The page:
The city of Buffalo is way out in the hinterlands, a whole lot closer to Toronto than it is to New York City. But if you listen to the feverish and ferocious Buffalo rappers Westside Gunn and Conway, Buffalo sounds like some undiscovered sixth borough of NYC — a place where Southern rap sonics and Giuliani-era police tactics never intruded, where it’s the ’90s forever. The two rappers aren’t revivalists, exactly; like New York peers Roc Marciano and Ka, they specialize in a dark and tingly take on that old New York boom-bap, one where the drum-clatter matters less than the general ambient air of weeded-out contemplation. But where Roc Marci and Ka sound like wise elder statesman, Westside Gunn and Conway are unreconstructed street hardheads. They rap about leaving blood in steaming puddles on cracked sidewalks. There’s a devil-may-care intensity to what they do, and the concrete granular detail of their lyrics makes them sound truer and more lived-in than if they were rapping in loose generalities. They sound just impossibly hard, and their hardness resonates as art.
I haven’t written at length about Westside Gunn yet, but last year, the rapper released Flygod, an album that snuck up on me. Flygod squeezed its way in at #20 when I was counting down my favorite rap albums of last year, and it should’ve been higher. It’s one of those albums that worms its way into your head, growing in stature with each listen. While Westside is constantly cranking out new music — mixtapes, EPs, loose tracks, whatever — Flygod clearly represented the moment he shot his shot, presenting his sound to the world outside Buffalo. That album had plenty of guests, most of them from rap’s ignorant-intelligent underground wing: Roc Marci, Action Bronson, Your Old Droog, and then Danny Brown, who doesn’t come from that corner but who’s always happy to make music with those guys. Alongside those boldfaced names, Westside rapped eerily specific split-your-head threats in a pinched nasal creak that made him sound like a deranged little kid. (He’s really in his thirties, but he sounds like an absurdly tough teenager.) Still, the most striking voice on Flygod didn’t come from Westside or from any of those more-famous guests. It came from Conway, Westside’s older brother.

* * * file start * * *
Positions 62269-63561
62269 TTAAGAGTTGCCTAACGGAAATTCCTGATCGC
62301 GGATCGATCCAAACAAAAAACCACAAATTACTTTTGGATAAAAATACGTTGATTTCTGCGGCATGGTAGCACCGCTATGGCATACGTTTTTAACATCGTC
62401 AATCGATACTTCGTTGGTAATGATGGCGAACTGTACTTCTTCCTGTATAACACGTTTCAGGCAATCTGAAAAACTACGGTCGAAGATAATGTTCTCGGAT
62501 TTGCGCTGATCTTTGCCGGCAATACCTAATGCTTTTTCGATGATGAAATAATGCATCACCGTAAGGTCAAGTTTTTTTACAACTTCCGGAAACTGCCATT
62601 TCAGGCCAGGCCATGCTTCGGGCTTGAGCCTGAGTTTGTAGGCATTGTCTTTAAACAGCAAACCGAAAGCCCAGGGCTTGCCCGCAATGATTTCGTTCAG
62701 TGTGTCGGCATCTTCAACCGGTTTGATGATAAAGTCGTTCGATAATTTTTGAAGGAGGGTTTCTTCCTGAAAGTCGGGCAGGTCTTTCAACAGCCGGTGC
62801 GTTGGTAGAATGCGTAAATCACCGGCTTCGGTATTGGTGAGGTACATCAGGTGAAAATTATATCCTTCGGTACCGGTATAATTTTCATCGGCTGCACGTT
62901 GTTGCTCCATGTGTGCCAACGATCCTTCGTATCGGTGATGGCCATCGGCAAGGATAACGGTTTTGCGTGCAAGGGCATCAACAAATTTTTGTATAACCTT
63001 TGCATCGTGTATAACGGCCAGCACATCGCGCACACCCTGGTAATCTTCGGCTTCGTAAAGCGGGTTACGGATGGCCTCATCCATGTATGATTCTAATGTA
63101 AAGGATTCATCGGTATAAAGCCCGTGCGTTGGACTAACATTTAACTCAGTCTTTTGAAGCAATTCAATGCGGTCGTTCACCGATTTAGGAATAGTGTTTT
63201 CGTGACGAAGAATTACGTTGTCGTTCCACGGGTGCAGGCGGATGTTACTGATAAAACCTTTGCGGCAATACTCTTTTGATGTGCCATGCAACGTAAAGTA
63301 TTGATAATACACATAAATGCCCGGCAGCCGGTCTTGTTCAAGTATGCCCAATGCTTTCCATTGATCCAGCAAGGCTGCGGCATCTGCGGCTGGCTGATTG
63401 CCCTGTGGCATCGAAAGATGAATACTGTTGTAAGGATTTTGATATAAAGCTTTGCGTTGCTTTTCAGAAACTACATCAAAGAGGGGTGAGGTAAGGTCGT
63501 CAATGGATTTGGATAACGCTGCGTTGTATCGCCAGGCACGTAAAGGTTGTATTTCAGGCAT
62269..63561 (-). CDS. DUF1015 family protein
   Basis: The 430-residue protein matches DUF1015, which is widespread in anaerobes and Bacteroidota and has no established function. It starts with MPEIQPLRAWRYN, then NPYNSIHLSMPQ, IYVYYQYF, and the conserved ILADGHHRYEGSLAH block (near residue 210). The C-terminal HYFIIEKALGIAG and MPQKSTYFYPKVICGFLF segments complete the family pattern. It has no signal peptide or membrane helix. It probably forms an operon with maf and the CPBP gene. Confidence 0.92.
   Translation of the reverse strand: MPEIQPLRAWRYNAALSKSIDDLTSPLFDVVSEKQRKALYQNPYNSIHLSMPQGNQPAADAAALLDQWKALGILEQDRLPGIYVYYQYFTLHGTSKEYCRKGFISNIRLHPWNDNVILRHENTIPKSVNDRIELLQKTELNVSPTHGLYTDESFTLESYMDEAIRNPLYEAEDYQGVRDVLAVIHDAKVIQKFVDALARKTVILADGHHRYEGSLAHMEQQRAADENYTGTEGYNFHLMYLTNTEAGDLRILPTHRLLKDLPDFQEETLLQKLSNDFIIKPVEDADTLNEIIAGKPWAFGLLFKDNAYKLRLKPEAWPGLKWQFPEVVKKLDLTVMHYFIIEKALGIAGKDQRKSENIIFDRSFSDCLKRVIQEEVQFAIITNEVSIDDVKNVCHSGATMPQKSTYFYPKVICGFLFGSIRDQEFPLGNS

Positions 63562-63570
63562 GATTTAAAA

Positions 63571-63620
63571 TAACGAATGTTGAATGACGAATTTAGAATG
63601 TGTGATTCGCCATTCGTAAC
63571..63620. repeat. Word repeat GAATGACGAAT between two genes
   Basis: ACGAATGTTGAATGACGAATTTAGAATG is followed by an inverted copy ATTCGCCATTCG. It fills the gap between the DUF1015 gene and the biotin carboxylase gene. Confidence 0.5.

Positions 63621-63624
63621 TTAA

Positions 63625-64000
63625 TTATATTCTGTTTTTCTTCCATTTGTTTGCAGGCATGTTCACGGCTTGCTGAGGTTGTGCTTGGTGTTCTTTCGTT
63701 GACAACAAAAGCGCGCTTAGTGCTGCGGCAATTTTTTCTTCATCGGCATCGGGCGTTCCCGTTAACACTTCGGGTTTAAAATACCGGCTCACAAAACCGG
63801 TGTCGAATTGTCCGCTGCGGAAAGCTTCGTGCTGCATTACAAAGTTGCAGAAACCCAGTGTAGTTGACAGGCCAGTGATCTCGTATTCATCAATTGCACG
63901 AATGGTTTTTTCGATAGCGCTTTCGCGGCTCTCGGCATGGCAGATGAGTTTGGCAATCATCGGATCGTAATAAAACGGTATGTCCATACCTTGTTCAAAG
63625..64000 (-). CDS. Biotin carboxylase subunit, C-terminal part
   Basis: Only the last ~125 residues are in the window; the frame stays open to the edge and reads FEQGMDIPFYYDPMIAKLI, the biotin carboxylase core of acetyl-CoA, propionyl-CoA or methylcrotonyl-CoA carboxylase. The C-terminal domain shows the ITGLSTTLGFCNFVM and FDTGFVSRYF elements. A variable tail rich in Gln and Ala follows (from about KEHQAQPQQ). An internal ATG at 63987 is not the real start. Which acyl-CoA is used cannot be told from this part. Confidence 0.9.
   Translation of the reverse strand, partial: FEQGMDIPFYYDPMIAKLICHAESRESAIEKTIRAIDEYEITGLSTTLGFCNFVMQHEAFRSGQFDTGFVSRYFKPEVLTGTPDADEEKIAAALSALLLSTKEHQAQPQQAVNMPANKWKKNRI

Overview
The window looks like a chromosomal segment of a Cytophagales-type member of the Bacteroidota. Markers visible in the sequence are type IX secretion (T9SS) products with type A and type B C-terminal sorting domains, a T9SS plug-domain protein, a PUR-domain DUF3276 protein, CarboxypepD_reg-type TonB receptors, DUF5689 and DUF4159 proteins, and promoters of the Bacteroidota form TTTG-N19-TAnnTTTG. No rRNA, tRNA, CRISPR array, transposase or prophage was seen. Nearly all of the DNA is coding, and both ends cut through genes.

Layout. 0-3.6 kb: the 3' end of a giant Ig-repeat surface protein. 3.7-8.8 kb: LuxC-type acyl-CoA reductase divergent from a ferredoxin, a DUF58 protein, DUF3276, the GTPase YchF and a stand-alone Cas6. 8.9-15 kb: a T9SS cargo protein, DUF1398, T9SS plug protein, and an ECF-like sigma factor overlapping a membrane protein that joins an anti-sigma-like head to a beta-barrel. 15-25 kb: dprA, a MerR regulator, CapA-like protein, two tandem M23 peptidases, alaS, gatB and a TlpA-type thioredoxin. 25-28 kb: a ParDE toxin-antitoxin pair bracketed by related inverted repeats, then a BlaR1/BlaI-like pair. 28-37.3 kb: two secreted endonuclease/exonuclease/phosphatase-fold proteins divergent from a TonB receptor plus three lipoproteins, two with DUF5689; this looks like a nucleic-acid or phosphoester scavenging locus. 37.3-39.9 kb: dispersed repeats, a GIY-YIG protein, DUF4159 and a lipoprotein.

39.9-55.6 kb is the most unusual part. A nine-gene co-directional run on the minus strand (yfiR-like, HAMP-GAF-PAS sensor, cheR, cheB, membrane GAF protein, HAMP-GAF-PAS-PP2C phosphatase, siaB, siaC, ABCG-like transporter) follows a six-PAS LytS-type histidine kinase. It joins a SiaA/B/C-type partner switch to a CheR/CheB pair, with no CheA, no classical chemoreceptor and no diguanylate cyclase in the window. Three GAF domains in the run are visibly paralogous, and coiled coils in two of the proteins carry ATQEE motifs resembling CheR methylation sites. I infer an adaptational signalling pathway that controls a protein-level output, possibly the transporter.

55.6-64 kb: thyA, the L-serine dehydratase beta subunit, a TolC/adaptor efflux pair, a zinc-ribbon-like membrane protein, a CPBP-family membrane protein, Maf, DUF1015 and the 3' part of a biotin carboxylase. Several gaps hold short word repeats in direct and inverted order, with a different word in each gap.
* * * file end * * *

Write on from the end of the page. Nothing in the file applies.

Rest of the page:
On the very first track on Flygod, Conway effectively showed up his little brother, rapping about beating a cop’s ass with his own flashlight. Conway sounds nothing like Westside Gunn. His voice is a deep, whispering husk, a menacing mutter. Four years ago, Conway was shot in the back of the head, leaving half of his face paralyzed. Plenty of New York rappers talk out of the sides of their mouths; it’s a regional affectation. Conway doesn’t have any choice in the matter. It’s hard to say what effect that shooting must’ve had on Conway’s voice, but he makes its grizzled grain work for him. It’s not that there’s no emotion in his voice. It’s that the main emotion he conveys is a sort of swaggering seen-it-all thousand-yard-stare, like a veteran samurai in a Kurosawa movie. Conway can be funny; he goes heavy on punchlines and sports references. But he always makes sure to keep things unsettling: “Kush trap in Atlanta jumping like Bazemore / I show them niggas what the Ks for / I knew he was dead, but I put one more in his head, I made sure.”